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Conditional Statements Section 2.1PowerPoint Presentation

Conditional Statements Section 2.1

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Conditional Statements Section 2.1

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Conditional statement

A logical statement with two parts: a hypothesis and a conclusion.

Ex.

If it is noon in Georgia, then it is 9 am in California.

HypothesisConclusion

Geometry - Section 2.1: Conditional Statements

Example 1

Example 2

Rewrite the conditional statement in if-then form.

A. Two points are collinear if they lie on the same line.

B. All sharks have a boneless skeleton.

C. A number divisible by 9 is also divisible by 3.

Write a counterexample to show that the following conditional statement is false.

If x2 = 16, then x = 4.

Geometry - Section 2.1: Conditional Statements

converse

Example 3

The converse of a conditional statements is formed by switching the hypothesis and the conclusion.

Statement

If you see lightning, then you hear thunder.

Converse

If you hear thunder, then you see lightning.

Write the converse of the following conditional statement.

If two segments are congruent, then they have the same length.

Geometry - Section 2.1: Conditional Statements

Negations

inverse

contrapositive

To write the negative of a statement.

A statement that negates the hypothesis and the conclusion of a conditional statement.

A statement that negates the hypothesis and the conclusion of a converse of a conditional statement.

Example 4

Write the (a) inverse, (b) converse, and (c) contrapositive of the statement.

If there is snow on the ground, then flowers are not in bloom.

Geometry - Section 2.1: Conditional Statements

Postulate 5

Postulate 6

Postulate 7

Postulate 8

Postulate 9

Postulate 10

Postulate 11

Point, Line, and Plane Postulates

Through any two points there exists exactly one line.

A line contains at least two points.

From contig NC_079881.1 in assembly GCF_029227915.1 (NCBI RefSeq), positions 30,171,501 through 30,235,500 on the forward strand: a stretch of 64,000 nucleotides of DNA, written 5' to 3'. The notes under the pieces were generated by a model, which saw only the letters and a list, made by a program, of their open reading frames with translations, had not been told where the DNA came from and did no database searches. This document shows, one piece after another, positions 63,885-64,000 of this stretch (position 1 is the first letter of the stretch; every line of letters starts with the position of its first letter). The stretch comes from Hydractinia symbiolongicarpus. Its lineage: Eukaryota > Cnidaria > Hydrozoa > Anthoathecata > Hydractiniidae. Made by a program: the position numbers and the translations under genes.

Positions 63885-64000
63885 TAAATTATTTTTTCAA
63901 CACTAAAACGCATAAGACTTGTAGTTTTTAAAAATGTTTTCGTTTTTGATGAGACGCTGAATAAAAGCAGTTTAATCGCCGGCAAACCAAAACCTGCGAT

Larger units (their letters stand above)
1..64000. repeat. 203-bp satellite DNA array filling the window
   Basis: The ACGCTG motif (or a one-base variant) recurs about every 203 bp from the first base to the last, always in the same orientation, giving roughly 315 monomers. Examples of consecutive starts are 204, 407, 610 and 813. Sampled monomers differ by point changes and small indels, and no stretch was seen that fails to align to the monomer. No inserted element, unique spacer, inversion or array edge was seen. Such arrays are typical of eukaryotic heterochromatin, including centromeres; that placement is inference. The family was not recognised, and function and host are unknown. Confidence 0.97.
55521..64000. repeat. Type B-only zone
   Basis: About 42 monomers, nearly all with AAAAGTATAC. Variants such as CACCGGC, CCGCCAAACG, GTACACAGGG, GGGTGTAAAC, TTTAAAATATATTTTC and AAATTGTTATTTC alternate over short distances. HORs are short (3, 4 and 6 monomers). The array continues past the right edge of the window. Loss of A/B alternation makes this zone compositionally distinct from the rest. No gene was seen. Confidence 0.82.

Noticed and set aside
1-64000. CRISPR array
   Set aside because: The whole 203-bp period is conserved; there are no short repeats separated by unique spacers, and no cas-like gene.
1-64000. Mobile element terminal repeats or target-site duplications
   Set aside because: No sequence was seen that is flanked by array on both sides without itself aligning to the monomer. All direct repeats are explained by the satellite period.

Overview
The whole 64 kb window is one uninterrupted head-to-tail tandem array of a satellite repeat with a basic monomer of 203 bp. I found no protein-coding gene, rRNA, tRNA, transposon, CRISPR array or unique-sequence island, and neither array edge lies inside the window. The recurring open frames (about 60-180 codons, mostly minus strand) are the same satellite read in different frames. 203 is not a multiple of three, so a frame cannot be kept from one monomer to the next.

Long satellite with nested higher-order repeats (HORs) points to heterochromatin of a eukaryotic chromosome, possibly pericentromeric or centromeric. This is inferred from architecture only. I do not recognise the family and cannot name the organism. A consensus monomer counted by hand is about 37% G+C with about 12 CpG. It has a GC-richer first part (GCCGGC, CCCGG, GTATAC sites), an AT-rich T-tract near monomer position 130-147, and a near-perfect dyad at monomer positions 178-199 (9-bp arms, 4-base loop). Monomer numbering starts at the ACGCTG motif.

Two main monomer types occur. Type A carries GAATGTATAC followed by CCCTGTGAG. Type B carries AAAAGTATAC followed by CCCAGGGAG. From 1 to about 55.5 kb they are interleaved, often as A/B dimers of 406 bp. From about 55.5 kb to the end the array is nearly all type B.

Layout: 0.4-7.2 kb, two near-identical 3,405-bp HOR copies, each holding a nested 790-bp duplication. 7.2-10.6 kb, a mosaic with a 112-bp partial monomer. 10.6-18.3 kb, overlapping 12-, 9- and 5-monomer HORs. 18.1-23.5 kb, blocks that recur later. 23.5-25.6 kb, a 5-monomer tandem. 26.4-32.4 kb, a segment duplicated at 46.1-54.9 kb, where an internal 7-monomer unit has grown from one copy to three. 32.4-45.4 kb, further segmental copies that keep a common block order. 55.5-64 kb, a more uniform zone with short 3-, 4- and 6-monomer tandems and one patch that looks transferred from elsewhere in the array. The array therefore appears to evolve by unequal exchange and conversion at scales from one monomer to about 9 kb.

If two lines intersect, then their intersection is exactly one point.

Through any three noncollinear points there exists exactly one plane.

A plane contains at least three noncollinear points.

If two points lie in a plane, then the line containing them lies in the plane.

If two planes intersect, then their intersection is a line.

NOTE: Use your book to find these, p. 73.

Geometry - Section 2.1: Conditional Statements

Summary

- Today we discussed conditional statements, which are usually in if-then form.
- We learned what a converse, an inverse, and a contrapositive statement is.
- In a converse you switch the hypothesis and conclusion, and in an inverse you negate, and for a contrapositive you switch and negate.
- We discussed what negate means (to write the opposite).
- We learned new postulates about lines and planes.

Geometry - Section 2.1: Conditional Statements

Summary

- Today’s lesson was about conditional statements.
- We learned about converses (switch the hypothesis and the conclusion of the statement).
- I learned that negating means to write the opposite. For example, girls are evil becomes girls are good.
- We learned how these statements relate to math, like “If x2 = 16, then x = 4”
- We learned about inverses (negating), contrapositive.(switching and negating).

Geometry - Section 2.1: Conditional Statements

- Today’s lesson was about conditional statements.
- Conditional statements have hypothesis and conclusions.
- There are different ways to know your hypothesis and conclusions.
- We learned how to rewrite conditional statements in if-then form.
- To find the converse of a statement switch the hypothesis and conclusion.

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Geometry - Section 2.1: Conditional Statements